University of Illinois researchers argue regulatory innovations are needed to keep pace with technological innovations in the biofuels industry.
"Getting regulatory approval for new biofuels is currently a time-consuming and costly process," UI law Professor Jay P. Kesan said.
"By removing some of the uncertainty and some of the expense without compromising on the regulatory concerns, you are also removing some of the disincentives to entering the biofuel market, where we need more competition."
In a study, Kesan and Timothy A. Slating of the UI Energy Biosciences Institute focused on biobutanol, an emerging biofuel similar to ethanol with potential as a viable alternative to petroleum-based fuels, a university release said Thursday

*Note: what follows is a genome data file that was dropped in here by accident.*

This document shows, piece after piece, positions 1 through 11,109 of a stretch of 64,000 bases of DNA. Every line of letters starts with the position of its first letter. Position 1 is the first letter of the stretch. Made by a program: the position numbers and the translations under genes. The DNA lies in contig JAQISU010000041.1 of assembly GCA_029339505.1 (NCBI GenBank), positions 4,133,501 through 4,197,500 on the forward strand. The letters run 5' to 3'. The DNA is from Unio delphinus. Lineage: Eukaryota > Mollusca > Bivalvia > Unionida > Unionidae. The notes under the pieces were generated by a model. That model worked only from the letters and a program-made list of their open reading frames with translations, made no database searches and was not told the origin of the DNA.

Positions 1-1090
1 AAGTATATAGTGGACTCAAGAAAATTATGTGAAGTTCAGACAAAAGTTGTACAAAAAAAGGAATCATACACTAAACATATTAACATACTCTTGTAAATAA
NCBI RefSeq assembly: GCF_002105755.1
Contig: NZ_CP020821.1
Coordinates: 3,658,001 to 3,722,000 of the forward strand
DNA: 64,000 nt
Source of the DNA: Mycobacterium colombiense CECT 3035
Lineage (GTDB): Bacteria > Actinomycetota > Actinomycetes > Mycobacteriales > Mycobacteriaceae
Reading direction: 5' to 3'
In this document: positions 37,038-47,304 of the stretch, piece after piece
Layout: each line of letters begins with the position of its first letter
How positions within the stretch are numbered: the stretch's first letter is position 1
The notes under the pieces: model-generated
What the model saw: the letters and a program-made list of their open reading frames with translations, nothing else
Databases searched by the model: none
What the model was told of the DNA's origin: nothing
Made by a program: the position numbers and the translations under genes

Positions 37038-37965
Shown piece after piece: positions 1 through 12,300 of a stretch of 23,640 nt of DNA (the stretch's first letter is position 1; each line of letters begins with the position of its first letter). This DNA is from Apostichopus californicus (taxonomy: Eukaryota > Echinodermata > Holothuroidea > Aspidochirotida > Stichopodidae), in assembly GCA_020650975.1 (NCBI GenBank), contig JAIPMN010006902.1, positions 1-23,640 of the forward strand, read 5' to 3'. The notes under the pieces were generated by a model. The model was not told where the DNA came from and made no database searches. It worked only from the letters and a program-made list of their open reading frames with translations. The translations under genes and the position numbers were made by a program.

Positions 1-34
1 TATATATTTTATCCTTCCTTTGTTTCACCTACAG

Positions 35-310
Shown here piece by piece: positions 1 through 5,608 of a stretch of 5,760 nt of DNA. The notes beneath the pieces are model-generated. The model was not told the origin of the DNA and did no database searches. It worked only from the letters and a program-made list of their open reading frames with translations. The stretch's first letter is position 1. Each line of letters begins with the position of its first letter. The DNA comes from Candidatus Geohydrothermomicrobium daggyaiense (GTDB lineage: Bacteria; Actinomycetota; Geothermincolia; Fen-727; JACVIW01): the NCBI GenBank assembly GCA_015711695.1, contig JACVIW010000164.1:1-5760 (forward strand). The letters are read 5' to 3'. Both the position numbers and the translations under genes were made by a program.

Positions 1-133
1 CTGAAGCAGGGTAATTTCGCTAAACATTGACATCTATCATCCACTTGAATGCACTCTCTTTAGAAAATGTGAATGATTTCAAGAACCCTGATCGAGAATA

Research has shown biobutanol is compatible with both existing vehicle engines and existing fuel distribution infrastructure.
"Since biobutanol can help us meet the (federal) Renewable Fuel Standard's mandates much more quickly and effectively, it makes good economic and policy sense to line up our regulatory processes to facilitate its commercialization," Kesan said.